Something we all need to remember: The fish you've acquired was quite happy not being owned by you, minding its own business. If you’re going to take it under your wing then you’re responsible for it. Every aspect of its life is under your control, from water quality and temperature to swimming space. [Nathan Hill in PFK]
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post #5 of 7 Old 09-08-2009, 11:13 PM Thread Starter
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I think you are right about the lighting. Someone mentioned individual reflectors to me and I wanted to read up on it. Way too much hassle and I think I probably don't need it. The place I bought them has decent looking plants and only one strip of the coralife on their tanks, although they have less depth and get the plants healthy I am sure. Mine are fixtures containing two standard 28 watt T5 bulbs each.

Those twin tube HO T5 are super bright, same wattage as 4 of my bulbs but still more intense. What brand did you buy? I tried Novalife I think was the name and had to return it as defective.
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post #6 of 7 Old 09-09-2009, 09:15 AM
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I agree. As you and Byron state, the T5 HO lights are just too bright. I tried the Nova T5 HO. It was too bight, too noisy and it got hot. So I switched to the triple tube t-8 fixture. The bulbs are cheap. I use sylvania daylight bulbs which are around $3.50 each. If you go with that fixture you'll probably have to replace the glass hood as well because the fixture is a little wider than standard.

Fluorescent Aquarium Lighting: Triple Tube Strip Lights

Aquarium Hoods & Canopies: All-Glass Twin-Tube Versa-Tops
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post #7 of 7 Old 09-09-2009, 12:05 PM
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Quote:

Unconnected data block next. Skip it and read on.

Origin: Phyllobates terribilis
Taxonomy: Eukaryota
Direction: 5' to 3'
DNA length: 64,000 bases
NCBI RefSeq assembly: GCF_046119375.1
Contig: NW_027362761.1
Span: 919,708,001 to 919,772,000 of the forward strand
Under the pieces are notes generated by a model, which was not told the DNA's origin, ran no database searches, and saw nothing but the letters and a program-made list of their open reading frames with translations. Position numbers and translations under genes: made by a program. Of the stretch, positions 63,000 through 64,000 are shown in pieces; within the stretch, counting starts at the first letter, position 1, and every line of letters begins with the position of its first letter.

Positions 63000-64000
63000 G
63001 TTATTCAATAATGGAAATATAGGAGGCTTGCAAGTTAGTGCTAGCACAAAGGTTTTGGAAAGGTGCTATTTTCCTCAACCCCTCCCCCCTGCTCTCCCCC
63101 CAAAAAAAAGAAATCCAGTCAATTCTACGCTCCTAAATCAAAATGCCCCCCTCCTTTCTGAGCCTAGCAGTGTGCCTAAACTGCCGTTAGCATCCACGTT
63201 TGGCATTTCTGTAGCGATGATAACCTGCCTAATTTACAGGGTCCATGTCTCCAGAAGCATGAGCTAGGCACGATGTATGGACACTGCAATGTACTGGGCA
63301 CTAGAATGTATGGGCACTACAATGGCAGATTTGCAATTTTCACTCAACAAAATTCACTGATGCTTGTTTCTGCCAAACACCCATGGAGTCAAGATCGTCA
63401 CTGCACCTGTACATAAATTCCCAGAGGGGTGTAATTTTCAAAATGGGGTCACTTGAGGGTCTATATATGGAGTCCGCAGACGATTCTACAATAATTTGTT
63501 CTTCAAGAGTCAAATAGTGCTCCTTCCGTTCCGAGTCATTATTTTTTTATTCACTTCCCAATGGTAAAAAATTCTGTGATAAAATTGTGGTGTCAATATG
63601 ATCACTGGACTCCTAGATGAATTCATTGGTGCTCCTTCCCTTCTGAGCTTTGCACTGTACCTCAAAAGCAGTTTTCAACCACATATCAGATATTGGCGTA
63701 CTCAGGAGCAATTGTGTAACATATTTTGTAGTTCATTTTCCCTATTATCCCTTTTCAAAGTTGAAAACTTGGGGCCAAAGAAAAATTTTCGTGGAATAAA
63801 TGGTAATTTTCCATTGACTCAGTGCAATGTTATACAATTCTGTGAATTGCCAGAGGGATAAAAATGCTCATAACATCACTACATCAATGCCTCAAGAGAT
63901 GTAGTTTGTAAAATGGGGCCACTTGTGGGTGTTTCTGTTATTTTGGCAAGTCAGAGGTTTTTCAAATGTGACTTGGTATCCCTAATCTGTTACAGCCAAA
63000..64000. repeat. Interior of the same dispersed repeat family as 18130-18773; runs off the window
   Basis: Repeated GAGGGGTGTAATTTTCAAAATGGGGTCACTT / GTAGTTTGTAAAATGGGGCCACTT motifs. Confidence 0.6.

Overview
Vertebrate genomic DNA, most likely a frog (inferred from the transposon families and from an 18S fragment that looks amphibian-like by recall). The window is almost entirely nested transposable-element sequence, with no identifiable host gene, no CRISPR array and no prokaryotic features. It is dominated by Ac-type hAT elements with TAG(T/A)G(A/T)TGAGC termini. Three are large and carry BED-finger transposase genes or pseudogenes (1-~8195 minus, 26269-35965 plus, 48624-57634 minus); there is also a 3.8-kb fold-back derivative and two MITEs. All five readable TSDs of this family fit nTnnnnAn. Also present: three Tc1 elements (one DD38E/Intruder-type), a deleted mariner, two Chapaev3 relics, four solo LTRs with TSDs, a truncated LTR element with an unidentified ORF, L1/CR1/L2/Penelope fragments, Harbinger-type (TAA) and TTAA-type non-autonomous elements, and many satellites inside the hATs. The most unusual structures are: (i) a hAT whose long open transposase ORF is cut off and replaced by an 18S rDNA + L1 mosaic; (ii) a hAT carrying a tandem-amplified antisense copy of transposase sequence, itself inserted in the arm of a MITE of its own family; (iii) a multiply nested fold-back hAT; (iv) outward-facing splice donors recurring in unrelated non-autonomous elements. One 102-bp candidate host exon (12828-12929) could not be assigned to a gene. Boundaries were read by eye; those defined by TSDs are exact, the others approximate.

Originally Posted by WisFish View Post
I agree. As you and Byron state, the T5 HO lights are just too bright. I tried the Nova T5 HO. It was too bight, too noisy and it got hot. So I switched to the triple tube t-8 fixture. The bulbs are cheap. I use sylvania daylight bulbs which are around $3.50 each. If you go with that fixture you'll probably have to replace the glass hood as well because the fixture is a little wider than standard.

Fluorescent Aquarium Lighting: Triple Tube Strip Lights

Aquarium Hoods & Canopies: All-Glass Twin-Tube Versa-Tops

Interesting, for years I had Sylvannia Full Spectrum and Daylight Deluxe (or name something similar) over my tanks. The combination provided light almost identical to what I have now, and the K was around 6500 with a slight emphasis on the blue (cool). I only changed because I used to buy them at Home Depot, and they stopped carrying Sylvannia. That was when I experimented with other tubes as I've mentioned elsewhere.

Byron.

Byron Hosking, BMus, MA
Vancouver, BC, Canada

The aquarist is one who must learn the ways of the biologist, the chemist, and the veterinarian. [unknown source]

Something we all need to remember: The fish you've acquired was quite happy not being owned by you, minding its own business. If you’re going to take it under your wing then you’re responsible for it. Every aspect of its life is under your control, from water quality and temperature to swimming space. [Nathan Hill in PFK]